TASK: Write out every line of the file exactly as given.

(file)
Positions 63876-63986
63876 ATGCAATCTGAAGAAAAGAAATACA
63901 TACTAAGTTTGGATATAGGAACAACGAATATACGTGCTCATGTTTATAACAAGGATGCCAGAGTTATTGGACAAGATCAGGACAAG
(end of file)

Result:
Positions 63876-63986
63876 ATGCAATCTGAAGAAAAGAAATACA
63901 TACTAAGTTTGGATATAGGAACAACGAATATACGTGCTCATGTTTATAACAAGGATGCCAGAGTTATTGGACAAGATCAGGACAAG